From a dharma perspective, collective ‘awakening’ is to “see through” the social structures that construct our experience, our institutions and way of life. Social structures are “empty”—they are only concepts and patterns of behaviour—but they are nonetheless “real in their effects.” The most powerful social construct that we need to deconstruct, or “see through”, is the construct of race and white supremacy. If we don’t see the huge power and influence of racism and white supremacy—how it shapes economies, opportunity structures, state power and legal sanctions, cultures and individual life chances—then we remind blind to its massive violence and destructive force in human societies, i.e. white blindness:
In other words, dominant group members work hard not to see our privilege, which is a key way we keep it protected and intact. As noted earlier, willful ignorance is a dynamic of internalized dominance; for those in dominant groups, the refusal to know protects power. (Sensoy, DiAngelo, “Respect Differences? Challenging the Common Guidelines in Social Justice Education” http://democracyeducationjournal.org/home/vol22/iss2/1
The SURJ website has excellent resources for white people who are interested in undoing whiteness. Furthermore, SURJ has a regular program of conference calls to educate white people on racial issues and facilitate organizing. SURJ also has local groups that are actively organizing in cities throughout North America.
SURJ is a national network of groups and individuals organizing White people for racial justice. Through community organizing, mobilizing, and education, SURJ moves White people to act as part of a multi-racial majority for justice with passion and accountability. We work to connect people across the country while supporting and collaborating with local and national racial justice organizing efforts. SURJ provides a space to build relationships, skills and political analysis to act for change.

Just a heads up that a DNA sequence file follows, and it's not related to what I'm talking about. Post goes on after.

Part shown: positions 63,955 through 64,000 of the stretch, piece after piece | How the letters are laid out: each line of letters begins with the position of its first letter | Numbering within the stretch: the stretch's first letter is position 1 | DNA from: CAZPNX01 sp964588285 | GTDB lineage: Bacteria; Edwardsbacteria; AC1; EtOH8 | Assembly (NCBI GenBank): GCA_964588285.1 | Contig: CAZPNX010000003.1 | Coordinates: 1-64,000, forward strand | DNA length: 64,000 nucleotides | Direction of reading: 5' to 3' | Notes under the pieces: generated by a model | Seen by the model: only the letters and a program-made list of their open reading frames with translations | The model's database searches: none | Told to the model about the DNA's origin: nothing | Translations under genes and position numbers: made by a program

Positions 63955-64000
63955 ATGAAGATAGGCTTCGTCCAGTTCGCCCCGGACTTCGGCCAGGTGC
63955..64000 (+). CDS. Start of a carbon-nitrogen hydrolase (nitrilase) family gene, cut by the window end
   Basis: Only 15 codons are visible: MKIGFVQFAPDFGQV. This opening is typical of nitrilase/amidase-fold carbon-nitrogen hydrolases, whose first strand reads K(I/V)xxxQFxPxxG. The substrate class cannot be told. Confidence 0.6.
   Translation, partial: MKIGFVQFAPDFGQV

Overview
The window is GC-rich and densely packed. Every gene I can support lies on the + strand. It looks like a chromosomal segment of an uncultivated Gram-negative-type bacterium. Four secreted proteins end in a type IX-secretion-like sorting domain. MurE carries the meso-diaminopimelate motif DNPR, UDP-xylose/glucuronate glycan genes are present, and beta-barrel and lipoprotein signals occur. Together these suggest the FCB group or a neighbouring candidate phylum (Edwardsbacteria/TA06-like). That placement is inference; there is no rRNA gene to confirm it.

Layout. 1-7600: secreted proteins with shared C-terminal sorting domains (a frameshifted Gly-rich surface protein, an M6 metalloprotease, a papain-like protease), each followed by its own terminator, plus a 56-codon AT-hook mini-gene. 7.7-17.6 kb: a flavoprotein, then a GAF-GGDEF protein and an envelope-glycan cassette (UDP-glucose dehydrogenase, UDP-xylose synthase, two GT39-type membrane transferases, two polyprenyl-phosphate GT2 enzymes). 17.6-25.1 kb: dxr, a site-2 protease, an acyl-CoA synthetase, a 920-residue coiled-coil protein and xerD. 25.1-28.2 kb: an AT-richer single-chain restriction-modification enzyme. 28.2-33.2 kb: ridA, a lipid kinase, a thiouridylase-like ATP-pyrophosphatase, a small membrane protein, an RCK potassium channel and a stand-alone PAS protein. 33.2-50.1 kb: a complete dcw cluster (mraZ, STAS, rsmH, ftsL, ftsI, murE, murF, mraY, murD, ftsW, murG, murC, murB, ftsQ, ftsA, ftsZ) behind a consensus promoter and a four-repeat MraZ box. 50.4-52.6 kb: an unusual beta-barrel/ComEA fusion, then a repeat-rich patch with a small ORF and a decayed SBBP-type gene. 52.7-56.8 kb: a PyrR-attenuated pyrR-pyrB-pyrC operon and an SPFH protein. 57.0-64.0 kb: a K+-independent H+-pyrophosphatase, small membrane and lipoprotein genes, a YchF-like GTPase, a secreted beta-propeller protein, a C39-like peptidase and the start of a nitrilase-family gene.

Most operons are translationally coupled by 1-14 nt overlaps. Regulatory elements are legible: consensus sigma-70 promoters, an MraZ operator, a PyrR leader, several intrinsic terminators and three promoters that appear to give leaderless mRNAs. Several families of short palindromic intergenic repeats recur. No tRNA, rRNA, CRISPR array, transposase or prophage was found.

We envision a society where we struggle together with love, for justice, human dignity and a sustainable world.
We need you defecting from White supremacy and changing the narrative of White supremacy by breaking White silence.
– Alicia Garza, co-founder Black Lives Matter and Special Projects Director at the National Domestic Worker Alliance
** CALLING PEOPLE IN, NOT CALLING PEOPLE OUT**
Our focus is on working with White people who are already in motion. While in many activist circles, there can be a culture of shame and blame, we want to bring as many White people into taking action for racial justice as possible.
The battle is and always has been a battle for the hearts and minds of White people in this country. The fight against racism is our issue. It’s not something that we’re called on to help People of Color with. We need to become involved with it as if our lives depended on it because really, in truth, they do.
— Anne Braden
** TAKE RISKS, MAKE MISTAKES, LEARN AND KEEP GOING**
We know that we will have to take risks. Everyday, People of Color take risks in living their lives with full dignity and right now we are in a moment where young Black people are taking risks everyday. We challenge ourselves and other White people to take risks as well, to stand up against a racist system, actions and structures everyday. We know that in that process, we will make mistakes. Our goal is to learn from those mistakes and keep showing up again and again for what is right and for racial justice.
** TAP INTO MUTUAL INTEREST**
We use the term mutual interest to help us move from the idea of helping others, or just thinking about what is good for us, to understanding that our own liberation as white people, our own humanity, is inextricably linked to racial justice. Mutual interest means we cannot overcome the challenges we face unless we work for racial justice. It means our own freedom is bound up in the freedom of people of color. For Anne & Carl Braden, it was mutual interest that caused them to de-segregate an all-white neighborhood in Louisville Kentucky in 1954. It was a belief in what was right and the idea of showing up again and again for justice.
It really boils down to this: that all life is interrelated. We are all caught in an inescapable network of mutuality, tied into a single garment of destiny. Whatever affects one directly, affects all indirectly.
— Dr. Martin Luther King Jr.